Friday, December 12, 2014

A Bus Ride on The Feast of 

Our Lady of Guadalupe

This morning on the bus --- after morning rush and before lunchtime --- I heard one guy saying loudly, "My people were tending corn, beans and squash on this continent at least five thousand years before Jesus was born, but all I have to say to anyone is, 'Peace to you, brother.'"

A second guy  --- a white guy from Tennessee --- said, "Peace to you also, brother, that's all I have to say also. But, Jesus us Lord of all, and he is the one who made the corn and the beans and the squash."

I don't see a quarrel there, but they were talking loudly and somewhat belligerently. I'm not sure why. Maybe something that had happened before I got on.

They went another couple of friendly rounds, before the first guy, a Ho Chunk man, disembarked from the bus.

He said, to all on the bus, "Jesus is coming soon."

Corn, beans and squash were called the "three sisters" by the Native Americans, or First Nations. Here is an article from Mother Earth News, about The Three Sisters.

Here is an article in the Farmers Almanac about growing the Sisters.
New York State Museum

The guy from Tennessee stayed on for a while. Another guy stood up to check his location. I asked where he wanted to go. He told me he was going to a veterinary office to get a special feline Rx diet for his cat. I knew where it was, only a few blocks.

He said he had lost his place because he was so fascinated by the conversation.

I said, "Yes, that was an awesome conversation."

I said my cat also needed to eat a special Rx diet.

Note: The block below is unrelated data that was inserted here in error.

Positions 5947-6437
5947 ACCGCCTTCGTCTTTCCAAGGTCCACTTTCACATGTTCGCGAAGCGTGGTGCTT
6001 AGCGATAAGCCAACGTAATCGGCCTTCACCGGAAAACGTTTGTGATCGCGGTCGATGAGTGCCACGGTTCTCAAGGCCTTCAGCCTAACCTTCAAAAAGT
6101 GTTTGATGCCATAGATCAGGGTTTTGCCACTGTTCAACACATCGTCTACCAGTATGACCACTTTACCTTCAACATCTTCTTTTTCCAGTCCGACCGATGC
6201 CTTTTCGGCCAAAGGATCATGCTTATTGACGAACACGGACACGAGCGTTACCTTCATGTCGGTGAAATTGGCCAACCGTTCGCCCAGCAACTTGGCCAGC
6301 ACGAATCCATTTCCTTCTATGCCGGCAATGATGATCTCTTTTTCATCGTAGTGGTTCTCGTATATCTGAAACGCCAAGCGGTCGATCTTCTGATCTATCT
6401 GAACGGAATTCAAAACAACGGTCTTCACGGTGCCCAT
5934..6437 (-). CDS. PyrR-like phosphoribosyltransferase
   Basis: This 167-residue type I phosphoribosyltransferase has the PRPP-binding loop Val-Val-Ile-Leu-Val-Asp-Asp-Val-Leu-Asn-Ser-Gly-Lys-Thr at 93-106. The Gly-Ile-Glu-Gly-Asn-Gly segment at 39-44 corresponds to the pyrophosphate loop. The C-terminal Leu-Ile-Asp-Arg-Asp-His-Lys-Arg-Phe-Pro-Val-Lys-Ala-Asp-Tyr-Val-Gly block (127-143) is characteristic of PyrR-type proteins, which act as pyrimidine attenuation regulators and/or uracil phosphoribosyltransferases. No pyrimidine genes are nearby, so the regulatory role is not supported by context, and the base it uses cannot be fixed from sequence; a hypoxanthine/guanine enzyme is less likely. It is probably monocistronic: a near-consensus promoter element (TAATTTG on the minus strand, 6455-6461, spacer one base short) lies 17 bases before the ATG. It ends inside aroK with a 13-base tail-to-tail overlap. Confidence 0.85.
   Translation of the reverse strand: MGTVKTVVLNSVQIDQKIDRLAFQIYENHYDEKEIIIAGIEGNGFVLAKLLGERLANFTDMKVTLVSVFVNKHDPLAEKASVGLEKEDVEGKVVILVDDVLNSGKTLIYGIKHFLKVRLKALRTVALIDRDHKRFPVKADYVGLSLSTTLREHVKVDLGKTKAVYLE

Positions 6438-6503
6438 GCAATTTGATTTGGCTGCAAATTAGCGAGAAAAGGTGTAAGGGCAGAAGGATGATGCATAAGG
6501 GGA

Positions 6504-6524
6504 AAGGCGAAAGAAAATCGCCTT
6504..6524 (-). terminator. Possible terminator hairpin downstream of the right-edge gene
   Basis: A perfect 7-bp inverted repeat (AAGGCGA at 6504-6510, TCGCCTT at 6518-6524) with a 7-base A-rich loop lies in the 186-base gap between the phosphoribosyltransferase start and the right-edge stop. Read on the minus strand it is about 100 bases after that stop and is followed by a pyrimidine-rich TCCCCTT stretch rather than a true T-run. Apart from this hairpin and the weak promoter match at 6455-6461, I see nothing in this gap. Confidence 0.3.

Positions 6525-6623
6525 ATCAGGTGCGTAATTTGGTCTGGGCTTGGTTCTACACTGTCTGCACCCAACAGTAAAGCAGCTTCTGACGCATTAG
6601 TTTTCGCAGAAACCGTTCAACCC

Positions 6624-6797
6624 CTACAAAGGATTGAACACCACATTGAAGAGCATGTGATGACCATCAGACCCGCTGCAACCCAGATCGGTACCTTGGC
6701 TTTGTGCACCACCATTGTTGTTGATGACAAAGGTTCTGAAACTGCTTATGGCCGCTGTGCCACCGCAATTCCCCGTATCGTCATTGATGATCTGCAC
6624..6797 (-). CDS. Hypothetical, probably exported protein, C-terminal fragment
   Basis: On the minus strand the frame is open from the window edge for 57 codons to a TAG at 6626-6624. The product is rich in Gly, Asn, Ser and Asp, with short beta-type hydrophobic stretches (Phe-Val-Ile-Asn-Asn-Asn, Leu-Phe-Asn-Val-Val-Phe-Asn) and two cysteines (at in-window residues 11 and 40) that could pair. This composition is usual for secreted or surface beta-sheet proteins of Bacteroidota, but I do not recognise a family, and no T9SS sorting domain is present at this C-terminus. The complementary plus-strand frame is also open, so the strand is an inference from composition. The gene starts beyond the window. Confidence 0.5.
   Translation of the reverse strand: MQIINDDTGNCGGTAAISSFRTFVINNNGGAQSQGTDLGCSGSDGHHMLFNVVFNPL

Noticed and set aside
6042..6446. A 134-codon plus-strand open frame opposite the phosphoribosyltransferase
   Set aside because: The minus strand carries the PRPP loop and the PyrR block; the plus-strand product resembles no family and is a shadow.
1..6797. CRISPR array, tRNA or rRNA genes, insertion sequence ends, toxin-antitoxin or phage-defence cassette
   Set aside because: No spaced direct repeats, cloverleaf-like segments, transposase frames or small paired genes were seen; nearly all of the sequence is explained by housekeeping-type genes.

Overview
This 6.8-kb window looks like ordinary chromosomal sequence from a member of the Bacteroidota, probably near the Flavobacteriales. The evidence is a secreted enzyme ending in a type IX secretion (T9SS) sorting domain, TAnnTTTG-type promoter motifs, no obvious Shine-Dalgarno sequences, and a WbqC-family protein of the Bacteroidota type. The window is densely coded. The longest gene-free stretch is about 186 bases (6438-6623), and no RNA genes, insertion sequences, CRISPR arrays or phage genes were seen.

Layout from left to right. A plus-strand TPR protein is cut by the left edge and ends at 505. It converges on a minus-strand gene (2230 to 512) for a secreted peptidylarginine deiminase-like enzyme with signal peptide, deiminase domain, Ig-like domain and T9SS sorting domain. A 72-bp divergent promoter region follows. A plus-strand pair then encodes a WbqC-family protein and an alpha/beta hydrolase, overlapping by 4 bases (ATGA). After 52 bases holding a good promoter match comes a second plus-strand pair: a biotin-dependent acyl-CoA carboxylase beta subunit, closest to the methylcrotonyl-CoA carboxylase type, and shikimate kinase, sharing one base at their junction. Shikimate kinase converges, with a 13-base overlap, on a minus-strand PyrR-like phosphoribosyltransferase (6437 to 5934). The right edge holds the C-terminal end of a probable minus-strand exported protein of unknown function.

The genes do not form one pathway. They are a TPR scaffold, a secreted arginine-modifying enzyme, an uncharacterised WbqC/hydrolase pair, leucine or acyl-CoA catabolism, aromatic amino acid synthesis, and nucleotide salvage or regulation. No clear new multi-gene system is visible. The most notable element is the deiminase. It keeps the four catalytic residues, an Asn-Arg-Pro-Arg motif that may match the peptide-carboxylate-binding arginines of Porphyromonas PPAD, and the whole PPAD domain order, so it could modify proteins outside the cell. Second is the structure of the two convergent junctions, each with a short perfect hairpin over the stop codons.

Meanwhile, another guy with sandals and no socks got on and said Hi to the guy from Tennessee. They sat together and talked for a while. I was about to ask if his "pigs" weren't cold, but figured I should leave them alone.

It is always nice to be on the bus when it's not crowded. The passengers are older (like me!) and there can be some great conversations starting up, sometimes true golden moments.

Click here for more information about Our Lady of Guadalupe, at Queen of the Americas Guild.

Here is a link to a Rosary in honor of St. Katerina Tekakwitha, the first Native American saint, made of "reconstituted turquoise which is a term describing stones made of small chips, powder and ground up low-grade stones bound together with an epoxy. The mix is then compressed into beads, inlays and pendants. "

All I can say is peace to you, my readers,  on the Feast of Our Lady of Guadalupe, who is the patroness of all the Americas.

December 12th is also the birthday of my younger daughter.

She was born during those decades when I was absent from Holy Mother Church. I did not even realize that the Feast of Our Lady of Guadalupe was on December 12th until she was in her teens.